A few words from a Navy Medicine Scientist …
My military career began when I earned a master’s in environmental science and contacted the Naval Officer Recruiting District Tampa to explore options.
At the time, Navy Medicine was looking for environmental health officers and I had seen Navy Recruiting “100% on Watch” advertisements which appealed to my personal values.
My current assignment as an environmental health officer at Naval Health Clinic Cherry Point has been very exciting. I work with multi-disciplinary teams to apply science to help establish policies that impact Sailors and Marines. I had a unique opportunity to be influential in writing the clinic’s first response code for Ebola. When there was a bed bug emergency in multiple barracks, I played a key leadership role by communicating scientific information and advising decision makers on how to apply integrated pest management to minimize the impact on readiness and morale.
In my collateral duty as an emergency manager, I had the opportunity to be an intergovernmental liaison during two winter storms and a hurricane. I also took responsibility for doing anti-terrorism drills at a time where there were many current events raising concerns over the active shooter threats.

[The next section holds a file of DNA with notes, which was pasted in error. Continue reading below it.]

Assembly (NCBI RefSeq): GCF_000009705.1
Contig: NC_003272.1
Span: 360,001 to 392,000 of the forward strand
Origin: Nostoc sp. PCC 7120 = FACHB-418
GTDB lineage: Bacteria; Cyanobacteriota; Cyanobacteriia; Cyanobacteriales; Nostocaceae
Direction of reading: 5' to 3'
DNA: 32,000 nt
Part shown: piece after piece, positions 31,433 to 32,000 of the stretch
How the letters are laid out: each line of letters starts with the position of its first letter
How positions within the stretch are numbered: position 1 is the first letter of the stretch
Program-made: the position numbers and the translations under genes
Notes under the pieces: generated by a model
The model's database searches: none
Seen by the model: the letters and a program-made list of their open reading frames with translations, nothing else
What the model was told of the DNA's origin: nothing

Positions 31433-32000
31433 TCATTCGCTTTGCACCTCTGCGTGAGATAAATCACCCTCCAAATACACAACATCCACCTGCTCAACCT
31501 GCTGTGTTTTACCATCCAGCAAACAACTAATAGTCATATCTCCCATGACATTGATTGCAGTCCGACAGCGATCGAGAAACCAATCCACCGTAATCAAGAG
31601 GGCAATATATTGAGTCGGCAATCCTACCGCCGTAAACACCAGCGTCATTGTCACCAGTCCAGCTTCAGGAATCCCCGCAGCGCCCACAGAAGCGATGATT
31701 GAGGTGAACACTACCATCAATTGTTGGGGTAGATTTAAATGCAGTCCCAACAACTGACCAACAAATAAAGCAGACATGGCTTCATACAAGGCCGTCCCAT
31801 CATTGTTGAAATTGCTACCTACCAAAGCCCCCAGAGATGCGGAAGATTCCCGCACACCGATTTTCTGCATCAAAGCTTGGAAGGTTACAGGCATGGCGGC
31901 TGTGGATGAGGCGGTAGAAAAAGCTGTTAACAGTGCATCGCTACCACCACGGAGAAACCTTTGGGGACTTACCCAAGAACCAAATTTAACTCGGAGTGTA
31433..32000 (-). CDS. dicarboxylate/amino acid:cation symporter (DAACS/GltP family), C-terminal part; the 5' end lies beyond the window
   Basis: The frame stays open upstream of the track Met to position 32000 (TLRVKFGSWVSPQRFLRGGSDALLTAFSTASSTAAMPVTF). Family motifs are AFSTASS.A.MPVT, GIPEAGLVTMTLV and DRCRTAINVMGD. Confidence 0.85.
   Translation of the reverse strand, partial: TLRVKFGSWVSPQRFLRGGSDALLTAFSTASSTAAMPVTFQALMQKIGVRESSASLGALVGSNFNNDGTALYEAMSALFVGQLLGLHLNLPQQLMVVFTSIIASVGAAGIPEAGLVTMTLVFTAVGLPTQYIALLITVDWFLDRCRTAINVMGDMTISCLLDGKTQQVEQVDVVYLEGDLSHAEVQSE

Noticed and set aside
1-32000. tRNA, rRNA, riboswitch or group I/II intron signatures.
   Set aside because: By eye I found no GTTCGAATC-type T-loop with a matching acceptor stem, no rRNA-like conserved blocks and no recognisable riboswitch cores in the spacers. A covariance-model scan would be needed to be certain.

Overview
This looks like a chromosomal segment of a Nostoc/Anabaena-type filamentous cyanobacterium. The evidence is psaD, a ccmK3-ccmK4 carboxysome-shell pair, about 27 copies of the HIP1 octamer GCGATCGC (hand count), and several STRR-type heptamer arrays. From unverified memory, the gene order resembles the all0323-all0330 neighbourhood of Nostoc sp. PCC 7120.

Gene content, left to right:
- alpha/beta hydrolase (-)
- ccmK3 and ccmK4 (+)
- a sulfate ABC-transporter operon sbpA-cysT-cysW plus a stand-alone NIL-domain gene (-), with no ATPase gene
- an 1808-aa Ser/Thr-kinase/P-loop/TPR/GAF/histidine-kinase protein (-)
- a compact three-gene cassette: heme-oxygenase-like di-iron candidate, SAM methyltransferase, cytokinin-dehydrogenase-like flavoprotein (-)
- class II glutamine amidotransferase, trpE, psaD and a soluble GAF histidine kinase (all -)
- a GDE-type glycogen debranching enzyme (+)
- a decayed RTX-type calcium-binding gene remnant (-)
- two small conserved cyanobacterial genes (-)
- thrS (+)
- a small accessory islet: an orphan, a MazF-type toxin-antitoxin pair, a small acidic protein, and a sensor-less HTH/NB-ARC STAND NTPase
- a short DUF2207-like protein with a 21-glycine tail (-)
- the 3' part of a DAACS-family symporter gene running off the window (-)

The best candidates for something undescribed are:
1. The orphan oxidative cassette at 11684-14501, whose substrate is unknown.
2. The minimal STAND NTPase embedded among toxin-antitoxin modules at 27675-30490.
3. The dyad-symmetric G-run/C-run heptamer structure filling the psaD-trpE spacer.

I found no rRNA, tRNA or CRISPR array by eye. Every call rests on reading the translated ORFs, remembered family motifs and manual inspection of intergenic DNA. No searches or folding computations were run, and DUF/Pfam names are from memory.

The best part about my career in Navy Medicine is that the field of Public Health is broad, there are always new things happening, that there are plenty of opportunities for learning and teamwork. I never have a boring day.
I sum up my current experience with Navy Medicine in one sentence by saying that commissioning as a Naval officer in the Medical Service Corps is and always will be the most significant accomplishment in my life.
Navy Medicine is superior, and if you enjoy a dynamic environment that has science and teamwork at the center, Navy Medicine is where you want to be.
My name is Geoffrey Burgerhoff and I Am Navy Medicine.